This year, we’ve watched a number of mobility operators use Joyride software to either adopt or amplify business-to-business (B2B) models to not only meet a new kind of demand from the micromobility industry, but actually grow because of it. Especially now, as consumer ridership is fragmented in certain locations, the prospect of launching (or pivoting to) a private B2B model is appealing. By providing their fleets or rental services directly to another business—such as a hotel, college campus, delivery system or franchised network—B2B operators are securing steady revenue streams without being tied to individual end users or the logistics that come with public fleets.
So what’s the best B2B route to go? Here, we’ve highlighted the four top options that are paying off for shared mobility operators.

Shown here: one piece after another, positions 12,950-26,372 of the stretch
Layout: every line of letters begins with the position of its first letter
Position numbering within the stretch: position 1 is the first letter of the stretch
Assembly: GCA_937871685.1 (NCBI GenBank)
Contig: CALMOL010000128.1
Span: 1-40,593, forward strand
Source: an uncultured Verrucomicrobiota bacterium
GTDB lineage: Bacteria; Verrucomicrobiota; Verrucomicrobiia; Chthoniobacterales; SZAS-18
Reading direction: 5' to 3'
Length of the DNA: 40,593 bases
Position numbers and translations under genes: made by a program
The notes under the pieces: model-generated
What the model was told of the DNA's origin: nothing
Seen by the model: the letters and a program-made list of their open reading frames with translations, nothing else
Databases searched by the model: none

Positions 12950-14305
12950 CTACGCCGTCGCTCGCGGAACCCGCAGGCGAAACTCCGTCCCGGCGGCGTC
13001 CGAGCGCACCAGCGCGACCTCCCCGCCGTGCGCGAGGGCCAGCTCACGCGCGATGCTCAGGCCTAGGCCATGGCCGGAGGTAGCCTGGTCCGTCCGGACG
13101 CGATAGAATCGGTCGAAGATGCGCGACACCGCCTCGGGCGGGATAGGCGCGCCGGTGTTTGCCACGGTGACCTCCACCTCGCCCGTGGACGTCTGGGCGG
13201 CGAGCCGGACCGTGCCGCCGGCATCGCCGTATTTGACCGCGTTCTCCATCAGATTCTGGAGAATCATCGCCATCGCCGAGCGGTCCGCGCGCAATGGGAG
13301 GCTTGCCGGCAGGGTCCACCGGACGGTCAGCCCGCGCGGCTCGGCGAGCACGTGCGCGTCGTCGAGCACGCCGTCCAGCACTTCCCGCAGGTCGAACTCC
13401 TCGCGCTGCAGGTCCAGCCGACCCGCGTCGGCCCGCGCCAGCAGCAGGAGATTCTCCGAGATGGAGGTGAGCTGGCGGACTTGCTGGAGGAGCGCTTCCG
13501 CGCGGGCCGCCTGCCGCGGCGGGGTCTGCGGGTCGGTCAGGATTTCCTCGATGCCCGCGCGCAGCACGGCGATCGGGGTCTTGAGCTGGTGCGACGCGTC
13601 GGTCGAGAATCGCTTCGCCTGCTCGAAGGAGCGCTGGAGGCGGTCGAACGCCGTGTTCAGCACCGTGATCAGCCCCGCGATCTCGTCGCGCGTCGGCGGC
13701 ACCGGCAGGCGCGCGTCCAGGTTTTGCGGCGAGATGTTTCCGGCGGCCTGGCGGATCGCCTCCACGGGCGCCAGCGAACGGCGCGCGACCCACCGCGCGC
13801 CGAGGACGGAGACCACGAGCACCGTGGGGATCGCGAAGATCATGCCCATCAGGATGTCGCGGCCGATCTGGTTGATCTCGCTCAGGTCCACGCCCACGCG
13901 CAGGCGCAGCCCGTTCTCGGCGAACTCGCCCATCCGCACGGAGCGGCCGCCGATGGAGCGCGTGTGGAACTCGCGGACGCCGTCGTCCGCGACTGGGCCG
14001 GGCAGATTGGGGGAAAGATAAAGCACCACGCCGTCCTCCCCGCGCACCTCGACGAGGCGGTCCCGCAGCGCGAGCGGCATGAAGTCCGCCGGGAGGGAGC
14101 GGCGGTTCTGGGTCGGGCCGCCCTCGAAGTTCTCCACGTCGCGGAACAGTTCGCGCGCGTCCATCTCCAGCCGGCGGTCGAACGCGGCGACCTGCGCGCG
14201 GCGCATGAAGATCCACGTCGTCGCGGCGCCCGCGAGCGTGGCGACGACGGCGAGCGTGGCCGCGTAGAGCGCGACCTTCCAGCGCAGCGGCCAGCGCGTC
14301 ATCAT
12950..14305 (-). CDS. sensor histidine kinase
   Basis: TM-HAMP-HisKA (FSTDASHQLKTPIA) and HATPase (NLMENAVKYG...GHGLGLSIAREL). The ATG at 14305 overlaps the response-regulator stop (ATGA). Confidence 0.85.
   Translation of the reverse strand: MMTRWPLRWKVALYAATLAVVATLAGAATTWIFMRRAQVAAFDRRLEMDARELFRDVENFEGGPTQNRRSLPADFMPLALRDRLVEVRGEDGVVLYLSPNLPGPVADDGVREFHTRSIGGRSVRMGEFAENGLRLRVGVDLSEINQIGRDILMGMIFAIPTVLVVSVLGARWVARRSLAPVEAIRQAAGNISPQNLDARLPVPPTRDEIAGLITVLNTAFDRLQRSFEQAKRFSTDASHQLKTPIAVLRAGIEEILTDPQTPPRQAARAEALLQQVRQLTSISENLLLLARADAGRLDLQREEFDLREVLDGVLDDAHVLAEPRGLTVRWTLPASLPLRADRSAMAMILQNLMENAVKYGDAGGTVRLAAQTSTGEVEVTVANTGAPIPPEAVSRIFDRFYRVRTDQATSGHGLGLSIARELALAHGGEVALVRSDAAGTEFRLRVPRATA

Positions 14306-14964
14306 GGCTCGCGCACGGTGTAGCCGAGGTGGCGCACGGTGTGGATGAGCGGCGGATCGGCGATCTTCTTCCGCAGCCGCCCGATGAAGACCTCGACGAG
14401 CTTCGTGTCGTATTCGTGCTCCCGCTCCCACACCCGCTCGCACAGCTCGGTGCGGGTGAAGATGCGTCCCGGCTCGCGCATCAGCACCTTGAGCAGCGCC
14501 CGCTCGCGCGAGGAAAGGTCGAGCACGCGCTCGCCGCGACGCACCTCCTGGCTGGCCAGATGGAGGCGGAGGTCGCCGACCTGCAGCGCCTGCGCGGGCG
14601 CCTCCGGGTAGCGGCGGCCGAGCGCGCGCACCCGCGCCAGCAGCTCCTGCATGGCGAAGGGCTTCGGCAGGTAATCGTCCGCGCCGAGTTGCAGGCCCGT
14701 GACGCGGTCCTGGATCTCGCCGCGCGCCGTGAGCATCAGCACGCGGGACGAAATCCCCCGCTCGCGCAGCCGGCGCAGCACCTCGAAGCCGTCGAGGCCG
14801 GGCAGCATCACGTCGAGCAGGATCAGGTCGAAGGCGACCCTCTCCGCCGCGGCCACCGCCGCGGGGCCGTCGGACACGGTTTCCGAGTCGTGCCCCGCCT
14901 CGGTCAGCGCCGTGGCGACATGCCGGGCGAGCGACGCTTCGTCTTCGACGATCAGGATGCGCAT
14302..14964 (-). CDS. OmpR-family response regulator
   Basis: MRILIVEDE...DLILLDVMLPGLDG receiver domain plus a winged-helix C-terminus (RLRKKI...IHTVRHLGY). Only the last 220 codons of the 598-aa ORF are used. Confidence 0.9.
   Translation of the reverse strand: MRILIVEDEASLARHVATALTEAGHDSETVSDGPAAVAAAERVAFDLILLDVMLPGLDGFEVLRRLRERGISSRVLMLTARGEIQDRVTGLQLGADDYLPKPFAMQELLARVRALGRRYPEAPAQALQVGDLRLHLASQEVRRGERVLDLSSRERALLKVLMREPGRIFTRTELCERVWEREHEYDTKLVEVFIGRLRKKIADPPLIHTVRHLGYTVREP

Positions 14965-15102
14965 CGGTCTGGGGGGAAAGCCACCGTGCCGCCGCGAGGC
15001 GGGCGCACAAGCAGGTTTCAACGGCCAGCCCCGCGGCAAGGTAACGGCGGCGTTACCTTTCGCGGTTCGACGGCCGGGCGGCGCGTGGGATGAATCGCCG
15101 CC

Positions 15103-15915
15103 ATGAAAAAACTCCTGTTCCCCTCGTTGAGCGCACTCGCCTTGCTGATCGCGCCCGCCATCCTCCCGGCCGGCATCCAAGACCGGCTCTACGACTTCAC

A franchise model doesn’t have to be complicated, and it offers many benefits for both established operators and prospective ones. With a franchise, you are a parent company and your customers are other micromobility businesses that rent out vehicles under your brand name and through one streamlined platform. Using our software, operators franchise their brand by adding unlimited scooter-share and bike-share franchisees all through one backend dashboard. Each of these multiple franchisees then has its own customized dashboard and user app under the franchise umbrella. The model creates a turnkey solution for operators to scale their businesses and it gives franchisees immediate access to all the hardware, software and branding they need. It also gives businesses a greater opportunity to compete with multi-billion-dollar companies by significantly expanding their fleets with minimized risks.